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Approaches to Middle English

Variation, Contact and Change

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Edited By Juan Camilo Conde-Silvestre and Javier Calle-Martín

This volume contains a selection of papers presented at the 8 th International Conference of Middle English, held in Spain at the University of Murcia in 2013. The contributions embrace a variety of research topics and approaches, with a particular interest in multilingualism, multidialectalism and language contact in medieval England, together with other more linguistically-oriented approaches on the phonology, syntax, morphology, semantics and pragmatics of Middle English. The volume gives a specialized stance on various aspects of the Middle English language and reveals how the interdisciplinary confluence of different approaches can shed light on manifold evidences of variation, contact and change in the period.
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Final -e in Gower’s and Chaucer’s monosyllabic premodifying adjectives. A grammatical/metrical analysis: Gyöngyi Werthmüller

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Gyöngyi WerthmüllerEötvös Loránd University, Budapest

Final -e in Gower’s and Chaucer’s monosyllabic premodifying adjectives. A grammatical/metrical analysis

1.Preliminaries

1.1.Introduction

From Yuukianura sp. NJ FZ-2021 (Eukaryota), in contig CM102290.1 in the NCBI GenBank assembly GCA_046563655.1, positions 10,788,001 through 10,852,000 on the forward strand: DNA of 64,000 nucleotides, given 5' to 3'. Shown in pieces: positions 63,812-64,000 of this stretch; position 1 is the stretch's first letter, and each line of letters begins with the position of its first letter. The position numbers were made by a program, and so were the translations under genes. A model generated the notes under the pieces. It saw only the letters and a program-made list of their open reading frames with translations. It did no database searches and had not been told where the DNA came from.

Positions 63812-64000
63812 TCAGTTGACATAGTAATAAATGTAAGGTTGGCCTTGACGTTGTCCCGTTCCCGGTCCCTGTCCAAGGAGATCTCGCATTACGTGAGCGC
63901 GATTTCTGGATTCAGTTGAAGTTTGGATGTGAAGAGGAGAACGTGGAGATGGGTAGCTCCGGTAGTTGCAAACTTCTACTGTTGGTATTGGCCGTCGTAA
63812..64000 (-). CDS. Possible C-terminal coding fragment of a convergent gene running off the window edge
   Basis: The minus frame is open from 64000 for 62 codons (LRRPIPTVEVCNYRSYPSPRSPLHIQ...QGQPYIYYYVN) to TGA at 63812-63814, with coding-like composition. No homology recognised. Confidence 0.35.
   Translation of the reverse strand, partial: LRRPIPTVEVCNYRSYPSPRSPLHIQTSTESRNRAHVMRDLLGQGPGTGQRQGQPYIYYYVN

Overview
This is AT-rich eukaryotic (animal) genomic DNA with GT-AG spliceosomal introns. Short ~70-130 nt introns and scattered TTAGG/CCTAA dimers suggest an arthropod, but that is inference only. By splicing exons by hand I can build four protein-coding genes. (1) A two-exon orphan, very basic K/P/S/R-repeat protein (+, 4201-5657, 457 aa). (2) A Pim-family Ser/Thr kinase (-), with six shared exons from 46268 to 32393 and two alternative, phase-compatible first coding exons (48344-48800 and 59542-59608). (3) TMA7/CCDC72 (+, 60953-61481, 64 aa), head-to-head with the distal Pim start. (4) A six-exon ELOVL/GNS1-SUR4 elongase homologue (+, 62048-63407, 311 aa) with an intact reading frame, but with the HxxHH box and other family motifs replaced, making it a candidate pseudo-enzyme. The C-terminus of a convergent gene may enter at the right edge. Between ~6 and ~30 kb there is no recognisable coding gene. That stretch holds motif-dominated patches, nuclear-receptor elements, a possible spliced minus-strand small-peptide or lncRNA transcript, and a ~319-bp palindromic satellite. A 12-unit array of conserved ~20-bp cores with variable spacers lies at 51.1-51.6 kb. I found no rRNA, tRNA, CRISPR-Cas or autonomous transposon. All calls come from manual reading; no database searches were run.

The following paper intends to provide some further contribution towards the question of word-final -e in monosyllabic premodifying adjectives in Middle English (iambic) verse – a question that has been shed light on from various angles by many scholars (among others, Morsbach 1896: 112–113, Bihl 1916: 25–27,1 Donaldson 1948: 1116–19, Samuels 1972/88:7–13, Burnley 1982, and Pearsall 1999). We shall look at what metre tells us about this phenomenon, and attempt to highlight some hitherto neglected details about the presence, but mostly about the possible reasons of absence of the -e. Our analysis expands to -e’s of all categories, i. e. lexical (grene < OE grene), weak singular (the yonge sonne, CT A. 7), and weak and strong plural (the brighte swerdes, CT A. 1700; smale foweles, CT A. 9). However, the all-inclusive nature of the analysis does not entail that we are ← 179 | 180 → not interested in the grammatical role of the -e – at least ample attention will be paid to whether it is lexical/etymological (grene) or not.

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